You always remember your first long-distance walk with great fondness, and I'm no exception. My first proper trek was this seven-day hike through the outback of Western Australia in the company of Scott, a park ranger and a perfect companion for my first walk. I had a fantastic time; it's probably fair to blame Scott for getting me into long-distance walking in the first place.
I bumped into Scott in Nambung, a small park just north of Perth, and he suggested we meet up in the Millstream-Chichester area in northern Western Australia for a trek through the outback. I readily agreed and a few weeks later we set off into the Chichester Ranges in the north of the remote Millstream-Chichester National Park.
We didn't follow any established routes; there aren't any in this part of the world. Instead we took a photocopy of the park map and decided on a circular route along river beds and over the top of the rolling Chichester Ranges, a route that took us miles away from the nearest civilisation and (for the most part) out of radio contact. We slept on the ground, which was a sensible move as it cut down the weight of our packs; the Pilbara is an incredibly dry part of the world, so bush camping is normally fine. Of course it rained for the first two days and soaked us to the skin, but at least this had the pleasant side-effect of making the rivers flow.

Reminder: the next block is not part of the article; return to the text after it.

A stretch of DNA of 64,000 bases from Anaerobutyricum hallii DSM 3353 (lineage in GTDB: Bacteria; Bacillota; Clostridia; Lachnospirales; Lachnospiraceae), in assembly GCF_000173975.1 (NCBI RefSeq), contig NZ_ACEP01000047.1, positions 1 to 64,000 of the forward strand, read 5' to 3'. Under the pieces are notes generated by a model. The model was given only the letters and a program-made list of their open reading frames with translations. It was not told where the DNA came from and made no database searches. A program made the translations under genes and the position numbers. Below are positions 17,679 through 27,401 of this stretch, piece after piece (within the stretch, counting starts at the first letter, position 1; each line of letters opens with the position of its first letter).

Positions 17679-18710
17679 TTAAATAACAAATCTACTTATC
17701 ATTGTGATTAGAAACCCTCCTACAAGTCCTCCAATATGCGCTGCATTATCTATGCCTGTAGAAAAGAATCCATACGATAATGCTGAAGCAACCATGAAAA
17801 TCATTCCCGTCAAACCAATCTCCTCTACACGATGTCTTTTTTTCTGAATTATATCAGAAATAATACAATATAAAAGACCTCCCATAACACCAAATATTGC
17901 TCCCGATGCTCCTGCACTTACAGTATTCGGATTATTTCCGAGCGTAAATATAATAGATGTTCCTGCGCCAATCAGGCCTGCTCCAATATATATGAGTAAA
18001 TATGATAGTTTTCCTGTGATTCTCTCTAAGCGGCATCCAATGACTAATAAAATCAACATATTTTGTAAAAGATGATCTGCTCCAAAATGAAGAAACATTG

As a first long-distance walk, it doesn't get much more thrilling than this. What an introduction!
The bushwalk Scott and I made through the Pilbara wasn't an established route; we literally headed out into the Chichester Ranges and followed our maps, compasses and noses. Scott, being a park ranger, made sure we had things like radios and people who would come looking for us if we didn't come back, which is essential if you're heading out into the outback.
The route we chose went vaguely like this: imagine a square map, with north at the top, and three parallel rivers, each running from south to north (that's up and down the map); from west to east (that's left to right on the map) they're called Narrina Creek, George River and Pillinginni Creek. We started at the north end of Narrina Creek, headed south upstream, cut east from the south end of the creek to the south end of George River, then east again to the south end of Pillinginni, then northwards down Pillinginni, before turning west to cross the end of the George and head back to the end of Narinna, giving a vaguely square route. Here's the itinerary:
|Narrina Pool to Narrina Creek (North)
|Narrina Creek (North) to Narrina Creek (South)
|Narrina Creek (South) to George River (South)
|Rest day at George River (South)
|George River (South) to Pillinginni Creek (South)
|Pillinginni Creek (South) to George River (North)
|George River (North) to Narrina Pool